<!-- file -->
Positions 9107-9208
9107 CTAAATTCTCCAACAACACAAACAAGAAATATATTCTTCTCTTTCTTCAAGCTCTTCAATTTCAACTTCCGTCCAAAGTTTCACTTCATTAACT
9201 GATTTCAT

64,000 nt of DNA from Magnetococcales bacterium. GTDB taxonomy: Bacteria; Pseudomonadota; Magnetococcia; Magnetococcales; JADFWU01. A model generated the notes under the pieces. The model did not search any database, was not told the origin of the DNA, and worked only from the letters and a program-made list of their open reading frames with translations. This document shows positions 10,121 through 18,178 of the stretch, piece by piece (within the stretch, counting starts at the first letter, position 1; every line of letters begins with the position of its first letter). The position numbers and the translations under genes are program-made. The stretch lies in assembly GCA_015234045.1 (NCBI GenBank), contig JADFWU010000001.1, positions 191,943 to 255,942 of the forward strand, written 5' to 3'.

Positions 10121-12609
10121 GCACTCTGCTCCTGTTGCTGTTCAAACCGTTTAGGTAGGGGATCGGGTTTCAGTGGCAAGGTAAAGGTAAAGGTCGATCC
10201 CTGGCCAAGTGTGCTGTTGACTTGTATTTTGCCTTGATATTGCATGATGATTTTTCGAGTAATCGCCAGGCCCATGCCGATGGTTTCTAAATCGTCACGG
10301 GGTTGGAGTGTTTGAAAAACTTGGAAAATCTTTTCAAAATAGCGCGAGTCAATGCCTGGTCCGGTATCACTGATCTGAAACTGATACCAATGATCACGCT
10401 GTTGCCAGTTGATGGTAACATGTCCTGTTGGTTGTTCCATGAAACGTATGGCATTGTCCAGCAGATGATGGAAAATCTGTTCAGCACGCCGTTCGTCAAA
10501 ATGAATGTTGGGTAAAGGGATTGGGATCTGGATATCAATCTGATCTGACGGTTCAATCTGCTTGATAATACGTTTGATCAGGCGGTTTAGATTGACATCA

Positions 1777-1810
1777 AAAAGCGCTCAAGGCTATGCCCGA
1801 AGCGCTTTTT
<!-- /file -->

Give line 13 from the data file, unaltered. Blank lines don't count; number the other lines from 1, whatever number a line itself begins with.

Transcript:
1801 AGCGCTTTTT